As B.C. prepares to reinstate its Human Rights Commission, it would do well to learn from Ontario, where the introduction of a direct access system has been only a qualified success.
As marijuana is legalized by the federal government, it will be up to provinces to regulate how it can be used in some spheres. Ontario is asking: where can cannabis be used and who gets to decide?
The Rental Fairness Act makes some key amendments to the rental law in Ontario. Here's what they mean for affordable housing in the province.
At the beginning of May, a group of tenants in Toronto went on a rent strike, taking a creative and courageous stand to fix the issue of affordable housing.
It's been long recognized that there are problems with how Ontario deals with care for adults with developmental disabilities. The problem is now being taken to court as a proposed class action.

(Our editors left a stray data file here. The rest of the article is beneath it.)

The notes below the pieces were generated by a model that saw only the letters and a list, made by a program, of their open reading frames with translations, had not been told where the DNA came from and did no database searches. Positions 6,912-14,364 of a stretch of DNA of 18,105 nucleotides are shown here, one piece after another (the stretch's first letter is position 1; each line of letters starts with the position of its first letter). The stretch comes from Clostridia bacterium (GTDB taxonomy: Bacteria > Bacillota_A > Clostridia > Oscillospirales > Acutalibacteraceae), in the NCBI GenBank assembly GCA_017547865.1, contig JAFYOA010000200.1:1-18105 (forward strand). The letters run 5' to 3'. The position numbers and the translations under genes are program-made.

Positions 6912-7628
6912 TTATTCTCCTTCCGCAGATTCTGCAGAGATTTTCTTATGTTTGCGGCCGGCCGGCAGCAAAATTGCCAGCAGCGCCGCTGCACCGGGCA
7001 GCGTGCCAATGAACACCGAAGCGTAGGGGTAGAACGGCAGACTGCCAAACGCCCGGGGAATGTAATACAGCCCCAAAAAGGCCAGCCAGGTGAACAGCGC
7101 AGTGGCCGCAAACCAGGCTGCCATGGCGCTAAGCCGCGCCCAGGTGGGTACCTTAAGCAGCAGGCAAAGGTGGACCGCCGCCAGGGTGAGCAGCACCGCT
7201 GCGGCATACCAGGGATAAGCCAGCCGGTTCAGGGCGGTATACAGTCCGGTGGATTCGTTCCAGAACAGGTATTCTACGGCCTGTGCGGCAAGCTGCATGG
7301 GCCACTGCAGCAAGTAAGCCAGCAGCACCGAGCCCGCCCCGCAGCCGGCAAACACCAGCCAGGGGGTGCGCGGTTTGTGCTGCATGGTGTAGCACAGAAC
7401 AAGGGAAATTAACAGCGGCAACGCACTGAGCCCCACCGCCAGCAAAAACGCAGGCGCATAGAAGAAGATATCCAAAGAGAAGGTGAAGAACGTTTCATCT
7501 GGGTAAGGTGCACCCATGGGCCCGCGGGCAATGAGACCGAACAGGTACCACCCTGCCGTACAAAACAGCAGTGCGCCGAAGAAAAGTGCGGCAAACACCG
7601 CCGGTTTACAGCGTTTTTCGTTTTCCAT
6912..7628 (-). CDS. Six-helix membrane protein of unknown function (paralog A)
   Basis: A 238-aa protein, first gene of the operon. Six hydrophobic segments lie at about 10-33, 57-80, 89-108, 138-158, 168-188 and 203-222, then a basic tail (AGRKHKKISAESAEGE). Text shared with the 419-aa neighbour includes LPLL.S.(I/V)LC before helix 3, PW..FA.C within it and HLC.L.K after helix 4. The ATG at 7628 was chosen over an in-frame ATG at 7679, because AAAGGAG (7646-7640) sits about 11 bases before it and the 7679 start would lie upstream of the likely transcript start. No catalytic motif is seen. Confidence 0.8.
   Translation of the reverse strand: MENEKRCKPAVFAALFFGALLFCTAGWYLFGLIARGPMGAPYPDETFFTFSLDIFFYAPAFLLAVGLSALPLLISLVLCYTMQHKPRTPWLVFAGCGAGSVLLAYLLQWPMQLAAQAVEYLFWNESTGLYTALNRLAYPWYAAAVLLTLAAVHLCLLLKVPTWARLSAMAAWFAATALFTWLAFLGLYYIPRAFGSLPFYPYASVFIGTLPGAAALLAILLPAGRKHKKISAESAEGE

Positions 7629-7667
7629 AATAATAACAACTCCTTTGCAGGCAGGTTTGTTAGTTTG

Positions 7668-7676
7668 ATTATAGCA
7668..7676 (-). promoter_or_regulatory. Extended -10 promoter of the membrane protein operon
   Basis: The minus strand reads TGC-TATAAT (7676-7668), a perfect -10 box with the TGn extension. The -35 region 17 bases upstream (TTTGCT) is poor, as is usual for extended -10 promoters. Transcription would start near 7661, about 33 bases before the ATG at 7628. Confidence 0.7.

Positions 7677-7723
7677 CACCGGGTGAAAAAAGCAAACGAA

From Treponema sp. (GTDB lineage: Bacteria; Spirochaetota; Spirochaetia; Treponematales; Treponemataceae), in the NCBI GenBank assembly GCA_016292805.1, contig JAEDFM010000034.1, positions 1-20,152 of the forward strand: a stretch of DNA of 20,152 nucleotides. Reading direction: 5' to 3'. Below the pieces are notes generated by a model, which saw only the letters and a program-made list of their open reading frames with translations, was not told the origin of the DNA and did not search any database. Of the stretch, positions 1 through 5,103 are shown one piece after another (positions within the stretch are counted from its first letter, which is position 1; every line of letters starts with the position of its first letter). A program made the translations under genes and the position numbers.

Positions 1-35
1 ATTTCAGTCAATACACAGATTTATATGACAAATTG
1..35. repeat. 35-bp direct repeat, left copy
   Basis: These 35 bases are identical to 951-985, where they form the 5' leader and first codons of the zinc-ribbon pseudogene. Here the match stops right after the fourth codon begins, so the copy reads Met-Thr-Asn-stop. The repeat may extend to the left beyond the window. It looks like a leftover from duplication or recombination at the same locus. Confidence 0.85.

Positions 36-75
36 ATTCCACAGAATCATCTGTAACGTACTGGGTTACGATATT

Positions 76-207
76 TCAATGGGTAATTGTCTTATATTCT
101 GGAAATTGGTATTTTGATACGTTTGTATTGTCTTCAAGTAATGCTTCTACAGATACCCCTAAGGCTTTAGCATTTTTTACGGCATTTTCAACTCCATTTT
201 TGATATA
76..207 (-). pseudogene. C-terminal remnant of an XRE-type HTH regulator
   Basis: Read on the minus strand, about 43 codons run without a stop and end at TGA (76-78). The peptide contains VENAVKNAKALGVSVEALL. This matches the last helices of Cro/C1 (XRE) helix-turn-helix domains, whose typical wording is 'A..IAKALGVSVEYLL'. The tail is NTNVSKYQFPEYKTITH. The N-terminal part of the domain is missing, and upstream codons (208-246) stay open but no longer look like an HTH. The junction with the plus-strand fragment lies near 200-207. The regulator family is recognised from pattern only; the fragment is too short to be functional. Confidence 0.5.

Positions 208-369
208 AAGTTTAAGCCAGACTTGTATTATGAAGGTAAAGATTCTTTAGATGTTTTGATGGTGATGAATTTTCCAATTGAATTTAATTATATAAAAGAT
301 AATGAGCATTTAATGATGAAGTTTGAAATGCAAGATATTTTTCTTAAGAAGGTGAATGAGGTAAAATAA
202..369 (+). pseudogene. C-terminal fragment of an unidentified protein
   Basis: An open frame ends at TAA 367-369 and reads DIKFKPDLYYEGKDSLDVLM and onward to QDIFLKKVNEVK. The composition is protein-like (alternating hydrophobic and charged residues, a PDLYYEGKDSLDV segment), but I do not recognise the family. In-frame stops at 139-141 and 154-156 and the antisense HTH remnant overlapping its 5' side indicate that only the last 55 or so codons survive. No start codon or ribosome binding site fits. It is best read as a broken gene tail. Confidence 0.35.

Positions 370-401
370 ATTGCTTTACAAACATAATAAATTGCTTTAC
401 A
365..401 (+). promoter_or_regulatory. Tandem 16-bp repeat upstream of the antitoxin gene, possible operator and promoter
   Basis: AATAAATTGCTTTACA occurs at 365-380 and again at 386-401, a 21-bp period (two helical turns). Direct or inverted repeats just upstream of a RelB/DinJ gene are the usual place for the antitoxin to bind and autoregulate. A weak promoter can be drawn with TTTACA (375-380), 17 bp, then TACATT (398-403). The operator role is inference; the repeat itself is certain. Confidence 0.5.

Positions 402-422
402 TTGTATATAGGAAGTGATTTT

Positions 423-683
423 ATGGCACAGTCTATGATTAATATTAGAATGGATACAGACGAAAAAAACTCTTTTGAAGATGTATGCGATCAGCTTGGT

Ontario municipalities have newly expanded powers to implement "inclusionary zoning." What will these changes mean for new affordable housing in the province?
Law is a tool. Lawyers and judges have a responsibility to talk and write clearly so that others can effectively use the tool.
Charities, as advocates for the public interest, should be at least as unfettered as the voices of private interests when engaging in advocacy that advances their charitable purposes.
An application for an injunction preventing the dissemination of the team name of the "Cleveland Indians" has drawn renewed attention to the issue of racial stereotyping in sports.
While new regulations governing the growth of medical marijuana provide a quick solution for the issue of reasonable access, they leave the tough questions for tenants and housing providers.